“Many of my Christian friends were raped in Dora,” Lina, who was 12 years old at the time, told ICC. “[A Muslim militant] came to my father and said, ‘I want to marry your daughter. She’ll become a good Muslim.’ So my father immediately sent me away to live with my aunt.”

“Infidel!” the terrorists yelled and opened fire. Aphrem fell to the ground. The terrorists hit the switch and left, going from door to door to kill any Christian they could find. “My son was very brave,” Aphrem’s mother, Nedal, told ICC. “He tried to save the lives of his Christian neighbors, but now there are no Christians left in Dora.” Trouble for the Christian community in Dora began in autumn 2004, when Sunni militants bombed churches and kidnapped civilians. Persecution grew even worse in 2007 when al-Qaeda declared Iraq to be an Islamic State. Christians were given few choices: convert to Islam, leave, or die. Proclamations appeared on walls and were circulated in leaflets. Women were told to wear veils and men were banned from wearing shorts or trousers. The Assyrian 9

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“The two largest Christian neighborhoods of Dora and Karada are now void of all Christians,” said Canon Andrew White, the pastor of St. George Anglican Church in Baghdad. “They had bullets put through their doors, they had letters warning them to leave, and they were given a choice—either you pay the Jizya tax, you convert to Islam, or we kill you.” An Islamic campaign to eliminate the Christian community quickly spread from Dora throughout all of Baghdad. When ICC visited Baghdad in May to meet with Christians that still remain in the war-torn city, every story we heard recalled horrific violence and grave hardship.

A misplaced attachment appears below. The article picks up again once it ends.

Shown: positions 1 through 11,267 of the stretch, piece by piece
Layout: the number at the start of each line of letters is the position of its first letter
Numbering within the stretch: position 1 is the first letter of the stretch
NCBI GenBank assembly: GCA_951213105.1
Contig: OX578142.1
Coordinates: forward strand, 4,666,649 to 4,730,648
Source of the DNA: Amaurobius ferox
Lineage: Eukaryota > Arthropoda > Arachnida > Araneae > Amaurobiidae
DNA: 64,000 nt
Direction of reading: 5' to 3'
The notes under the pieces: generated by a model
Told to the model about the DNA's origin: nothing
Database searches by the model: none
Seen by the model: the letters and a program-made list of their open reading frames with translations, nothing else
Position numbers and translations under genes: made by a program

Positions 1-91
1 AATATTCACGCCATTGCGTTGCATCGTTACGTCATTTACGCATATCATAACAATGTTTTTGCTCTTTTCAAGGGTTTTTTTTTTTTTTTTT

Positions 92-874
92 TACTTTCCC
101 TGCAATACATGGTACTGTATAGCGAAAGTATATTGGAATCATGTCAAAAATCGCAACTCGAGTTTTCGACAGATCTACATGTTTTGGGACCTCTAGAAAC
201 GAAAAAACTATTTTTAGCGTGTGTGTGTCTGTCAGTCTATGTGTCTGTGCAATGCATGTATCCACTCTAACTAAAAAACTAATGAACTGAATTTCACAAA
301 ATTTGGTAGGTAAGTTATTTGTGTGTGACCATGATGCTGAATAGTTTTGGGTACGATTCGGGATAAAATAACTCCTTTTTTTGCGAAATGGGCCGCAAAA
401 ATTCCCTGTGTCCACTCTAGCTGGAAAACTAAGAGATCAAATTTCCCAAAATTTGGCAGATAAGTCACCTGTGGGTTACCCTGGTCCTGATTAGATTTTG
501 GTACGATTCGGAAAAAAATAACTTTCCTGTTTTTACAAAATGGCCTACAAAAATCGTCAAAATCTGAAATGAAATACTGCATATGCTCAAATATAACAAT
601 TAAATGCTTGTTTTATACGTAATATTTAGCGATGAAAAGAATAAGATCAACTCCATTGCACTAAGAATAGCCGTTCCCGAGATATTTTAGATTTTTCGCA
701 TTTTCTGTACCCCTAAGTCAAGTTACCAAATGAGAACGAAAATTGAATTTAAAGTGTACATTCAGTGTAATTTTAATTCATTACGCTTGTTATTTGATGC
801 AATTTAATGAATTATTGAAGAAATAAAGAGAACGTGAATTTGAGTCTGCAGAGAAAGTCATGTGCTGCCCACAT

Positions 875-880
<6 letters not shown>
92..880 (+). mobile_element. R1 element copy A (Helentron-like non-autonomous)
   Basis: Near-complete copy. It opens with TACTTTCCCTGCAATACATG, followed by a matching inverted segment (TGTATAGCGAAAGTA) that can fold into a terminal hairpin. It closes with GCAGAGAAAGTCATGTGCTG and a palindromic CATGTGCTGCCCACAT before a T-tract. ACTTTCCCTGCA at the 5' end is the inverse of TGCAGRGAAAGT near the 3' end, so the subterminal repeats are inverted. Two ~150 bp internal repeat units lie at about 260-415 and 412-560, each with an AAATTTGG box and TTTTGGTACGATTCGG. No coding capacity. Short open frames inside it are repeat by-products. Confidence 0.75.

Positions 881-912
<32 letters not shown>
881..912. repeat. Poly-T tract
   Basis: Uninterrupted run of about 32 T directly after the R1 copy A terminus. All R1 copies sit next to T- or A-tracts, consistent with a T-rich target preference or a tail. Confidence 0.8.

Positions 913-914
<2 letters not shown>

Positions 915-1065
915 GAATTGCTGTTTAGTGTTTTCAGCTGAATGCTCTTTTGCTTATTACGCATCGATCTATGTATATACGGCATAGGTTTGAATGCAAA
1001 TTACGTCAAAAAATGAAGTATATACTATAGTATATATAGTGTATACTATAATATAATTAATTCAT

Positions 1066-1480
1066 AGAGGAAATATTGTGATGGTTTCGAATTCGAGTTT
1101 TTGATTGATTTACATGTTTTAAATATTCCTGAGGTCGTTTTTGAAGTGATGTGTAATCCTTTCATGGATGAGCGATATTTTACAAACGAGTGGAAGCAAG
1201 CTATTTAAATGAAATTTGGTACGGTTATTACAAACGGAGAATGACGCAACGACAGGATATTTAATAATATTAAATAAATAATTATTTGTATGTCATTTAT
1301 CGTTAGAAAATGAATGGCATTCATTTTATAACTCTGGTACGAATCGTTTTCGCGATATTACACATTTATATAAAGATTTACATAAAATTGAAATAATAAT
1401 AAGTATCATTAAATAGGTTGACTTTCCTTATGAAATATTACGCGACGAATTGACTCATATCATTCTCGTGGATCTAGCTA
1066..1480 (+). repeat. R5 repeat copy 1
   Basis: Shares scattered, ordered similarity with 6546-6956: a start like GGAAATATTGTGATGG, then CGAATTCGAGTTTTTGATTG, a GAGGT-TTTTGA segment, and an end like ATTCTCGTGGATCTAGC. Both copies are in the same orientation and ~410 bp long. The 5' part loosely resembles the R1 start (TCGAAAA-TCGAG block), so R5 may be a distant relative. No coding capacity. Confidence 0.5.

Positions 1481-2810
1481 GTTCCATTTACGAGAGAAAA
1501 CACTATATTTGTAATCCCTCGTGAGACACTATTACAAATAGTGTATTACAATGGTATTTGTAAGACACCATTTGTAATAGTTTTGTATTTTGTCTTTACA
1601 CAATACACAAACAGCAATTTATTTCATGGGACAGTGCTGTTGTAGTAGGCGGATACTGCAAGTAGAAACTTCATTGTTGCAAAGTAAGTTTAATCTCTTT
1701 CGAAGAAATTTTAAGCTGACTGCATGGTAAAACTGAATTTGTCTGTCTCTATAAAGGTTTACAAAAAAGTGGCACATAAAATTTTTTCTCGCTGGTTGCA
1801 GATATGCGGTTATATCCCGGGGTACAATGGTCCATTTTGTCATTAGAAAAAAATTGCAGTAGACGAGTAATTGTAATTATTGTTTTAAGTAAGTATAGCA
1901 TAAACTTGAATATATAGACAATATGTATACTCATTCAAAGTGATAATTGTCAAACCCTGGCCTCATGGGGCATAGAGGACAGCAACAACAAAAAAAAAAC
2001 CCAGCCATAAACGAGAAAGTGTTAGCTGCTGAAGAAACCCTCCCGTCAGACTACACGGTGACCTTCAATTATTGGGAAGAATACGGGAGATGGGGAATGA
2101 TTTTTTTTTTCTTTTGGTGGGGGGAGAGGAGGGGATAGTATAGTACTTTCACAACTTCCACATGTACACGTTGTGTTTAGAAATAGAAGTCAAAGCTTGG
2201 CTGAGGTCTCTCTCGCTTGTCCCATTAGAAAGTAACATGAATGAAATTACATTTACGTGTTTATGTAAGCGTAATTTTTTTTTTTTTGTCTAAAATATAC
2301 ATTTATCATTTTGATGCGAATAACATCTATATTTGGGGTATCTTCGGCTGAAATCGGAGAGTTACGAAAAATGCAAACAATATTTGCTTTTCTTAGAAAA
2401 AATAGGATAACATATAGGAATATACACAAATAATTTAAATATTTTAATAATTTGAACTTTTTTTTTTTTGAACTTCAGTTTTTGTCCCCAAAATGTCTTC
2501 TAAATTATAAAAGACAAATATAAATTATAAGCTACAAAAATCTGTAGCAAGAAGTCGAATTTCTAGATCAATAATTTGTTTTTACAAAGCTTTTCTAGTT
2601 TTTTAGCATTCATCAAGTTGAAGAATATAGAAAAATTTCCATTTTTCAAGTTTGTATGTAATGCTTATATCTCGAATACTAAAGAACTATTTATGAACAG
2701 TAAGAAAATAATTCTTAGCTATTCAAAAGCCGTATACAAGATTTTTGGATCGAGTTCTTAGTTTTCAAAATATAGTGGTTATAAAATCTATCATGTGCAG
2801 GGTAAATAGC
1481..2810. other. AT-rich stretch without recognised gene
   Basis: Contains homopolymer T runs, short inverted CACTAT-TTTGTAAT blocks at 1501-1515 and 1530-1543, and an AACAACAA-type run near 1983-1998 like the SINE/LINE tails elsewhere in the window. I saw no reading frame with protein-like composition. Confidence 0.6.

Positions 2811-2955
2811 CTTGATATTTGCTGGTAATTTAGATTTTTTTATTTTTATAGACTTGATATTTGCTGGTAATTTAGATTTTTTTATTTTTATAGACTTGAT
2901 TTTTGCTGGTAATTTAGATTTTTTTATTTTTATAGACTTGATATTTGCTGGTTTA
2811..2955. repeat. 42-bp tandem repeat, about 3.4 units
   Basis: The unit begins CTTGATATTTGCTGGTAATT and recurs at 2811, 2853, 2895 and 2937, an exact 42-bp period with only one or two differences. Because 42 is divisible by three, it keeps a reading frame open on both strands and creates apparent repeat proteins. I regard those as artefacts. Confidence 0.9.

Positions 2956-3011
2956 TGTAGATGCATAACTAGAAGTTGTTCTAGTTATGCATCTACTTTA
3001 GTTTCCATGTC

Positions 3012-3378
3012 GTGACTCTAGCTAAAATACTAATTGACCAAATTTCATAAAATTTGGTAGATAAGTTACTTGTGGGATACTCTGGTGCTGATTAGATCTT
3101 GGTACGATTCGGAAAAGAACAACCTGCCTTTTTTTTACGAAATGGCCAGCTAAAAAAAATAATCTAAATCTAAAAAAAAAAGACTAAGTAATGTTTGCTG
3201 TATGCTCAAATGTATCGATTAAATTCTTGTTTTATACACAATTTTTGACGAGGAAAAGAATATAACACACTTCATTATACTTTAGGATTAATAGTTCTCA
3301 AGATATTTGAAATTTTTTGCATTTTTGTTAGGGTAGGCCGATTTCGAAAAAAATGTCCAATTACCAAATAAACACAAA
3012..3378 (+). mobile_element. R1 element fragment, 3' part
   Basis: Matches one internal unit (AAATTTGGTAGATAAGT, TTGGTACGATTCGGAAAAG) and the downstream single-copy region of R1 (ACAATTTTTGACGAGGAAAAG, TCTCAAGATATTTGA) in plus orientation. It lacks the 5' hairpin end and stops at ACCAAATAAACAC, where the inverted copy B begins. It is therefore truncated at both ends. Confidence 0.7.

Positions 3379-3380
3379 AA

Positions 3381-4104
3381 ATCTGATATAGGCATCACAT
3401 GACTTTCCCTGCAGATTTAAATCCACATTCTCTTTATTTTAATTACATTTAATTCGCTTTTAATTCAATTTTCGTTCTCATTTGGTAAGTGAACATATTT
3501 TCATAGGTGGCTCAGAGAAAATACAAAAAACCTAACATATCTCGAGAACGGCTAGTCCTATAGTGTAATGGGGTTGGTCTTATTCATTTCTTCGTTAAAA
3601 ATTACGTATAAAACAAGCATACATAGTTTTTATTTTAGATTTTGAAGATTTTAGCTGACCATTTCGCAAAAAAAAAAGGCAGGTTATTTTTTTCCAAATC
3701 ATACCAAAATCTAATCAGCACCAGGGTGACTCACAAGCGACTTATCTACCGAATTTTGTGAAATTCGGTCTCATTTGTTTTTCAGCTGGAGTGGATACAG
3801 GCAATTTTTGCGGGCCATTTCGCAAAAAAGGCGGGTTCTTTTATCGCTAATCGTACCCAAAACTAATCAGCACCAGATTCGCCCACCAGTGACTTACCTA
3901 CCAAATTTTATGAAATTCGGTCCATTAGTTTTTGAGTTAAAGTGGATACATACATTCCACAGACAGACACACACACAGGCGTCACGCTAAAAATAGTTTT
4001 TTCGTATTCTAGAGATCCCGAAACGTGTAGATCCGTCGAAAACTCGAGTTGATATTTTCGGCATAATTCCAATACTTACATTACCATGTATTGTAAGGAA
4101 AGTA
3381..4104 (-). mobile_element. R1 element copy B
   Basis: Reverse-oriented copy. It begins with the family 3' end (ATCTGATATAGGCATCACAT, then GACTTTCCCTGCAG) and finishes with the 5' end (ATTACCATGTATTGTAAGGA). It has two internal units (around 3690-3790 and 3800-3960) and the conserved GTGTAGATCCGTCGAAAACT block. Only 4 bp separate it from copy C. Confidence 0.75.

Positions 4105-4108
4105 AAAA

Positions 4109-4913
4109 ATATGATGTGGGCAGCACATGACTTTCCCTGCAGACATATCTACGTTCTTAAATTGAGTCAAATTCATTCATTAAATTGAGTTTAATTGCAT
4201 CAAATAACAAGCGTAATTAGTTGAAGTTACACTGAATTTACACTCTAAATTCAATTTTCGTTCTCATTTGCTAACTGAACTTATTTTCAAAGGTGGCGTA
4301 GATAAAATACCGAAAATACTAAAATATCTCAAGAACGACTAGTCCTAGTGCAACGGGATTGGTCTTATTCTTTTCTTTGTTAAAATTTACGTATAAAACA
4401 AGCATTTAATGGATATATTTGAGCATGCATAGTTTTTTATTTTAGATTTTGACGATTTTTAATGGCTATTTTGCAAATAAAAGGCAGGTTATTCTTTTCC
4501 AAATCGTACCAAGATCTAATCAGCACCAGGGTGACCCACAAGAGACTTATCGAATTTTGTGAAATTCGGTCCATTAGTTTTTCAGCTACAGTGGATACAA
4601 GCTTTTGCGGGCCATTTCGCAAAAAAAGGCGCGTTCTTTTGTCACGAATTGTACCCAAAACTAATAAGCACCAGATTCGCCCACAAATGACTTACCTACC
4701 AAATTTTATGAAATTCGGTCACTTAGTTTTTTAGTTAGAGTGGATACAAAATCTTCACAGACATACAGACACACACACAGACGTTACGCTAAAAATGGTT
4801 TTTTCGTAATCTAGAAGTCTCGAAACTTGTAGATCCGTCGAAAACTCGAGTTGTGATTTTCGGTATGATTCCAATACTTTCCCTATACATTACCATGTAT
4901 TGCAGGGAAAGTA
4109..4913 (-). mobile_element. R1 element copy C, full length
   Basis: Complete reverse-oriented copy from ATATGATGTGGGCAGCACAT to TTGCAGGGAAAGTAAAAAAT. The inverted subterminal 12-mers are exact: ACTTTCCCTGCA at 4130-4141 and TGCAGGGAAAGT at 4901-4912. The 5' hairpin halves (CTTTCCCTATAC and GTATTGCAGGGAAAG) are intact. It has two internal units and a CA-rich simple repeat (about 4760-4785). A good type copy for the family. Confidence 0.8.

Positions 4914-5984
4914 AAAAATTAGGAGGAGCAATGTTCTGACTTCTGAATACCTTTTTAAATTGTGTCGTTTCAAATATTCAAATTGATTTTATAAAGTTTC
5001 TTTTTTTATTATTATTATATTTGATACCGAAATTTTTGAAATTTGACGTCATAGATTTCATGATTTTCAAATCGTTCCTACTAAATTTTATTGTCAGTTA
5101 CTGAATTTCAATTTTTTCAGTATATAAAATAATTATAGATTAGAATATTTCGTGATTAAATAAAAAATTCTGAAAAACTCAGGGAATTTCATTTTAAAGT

“WHAT DID MY BELOVED CHILDREN DO TO DESERVE THAT?” “Muslim terrorists found out I was a Christian so they came to my home to kill me,” Raad Azo, a kiosk owner in a majority Muslim neighborhood in Baghdad, told ICC. Raad’s 15-year-old daughter, Ranin, heard the terrorists knocking at the door. “She thought it was her daddy coming home from work,” Raad explained. Ranin jumped off the couch to greet her father. Opening the door, she was shot four times and her little body dropped to the floor. Blood flooded the entryway. Aziz, who was just five years old, had been playing nearby. The terrorists turned on him, killing him instantly with one shot to the head. “What did my beloved children do to deserve that?” Raad asked while fighting back tears.

While they were hiding in obscure hotels and plotting their escape, a family relative eventually found them. With a knife and gasoline, he entered their hotel room, but only found Ala’a present. Pinning Ala’a to the ground, he poured petrol over his cousin’s body from the neck down and lit her on fire. “I’m doing this because you’re a Christian and you’re going to have to marry a Christian now,” Ala’a, then 14 years old, recalls him saying. Ala’a’s younger brother Muhammad found his unconscious and badly burned sister on the floor and sought help. Ala’a was confined to a hospital bed before she and her family could flee Mosul to Erbil and later to Turkey for refuge. Ala’a’s story is all too familiar. On December 30, 2010, Islamic militants invaded the homes of seven Christian families in Baghdad. One woman was found the next day, mutilated, and hanging by a rope in her living room. Another elderly couple, Fawzi Rahim, 76, and his wife Janet Mekha, 78, answered their ringing doorbell where they were met by an explosive.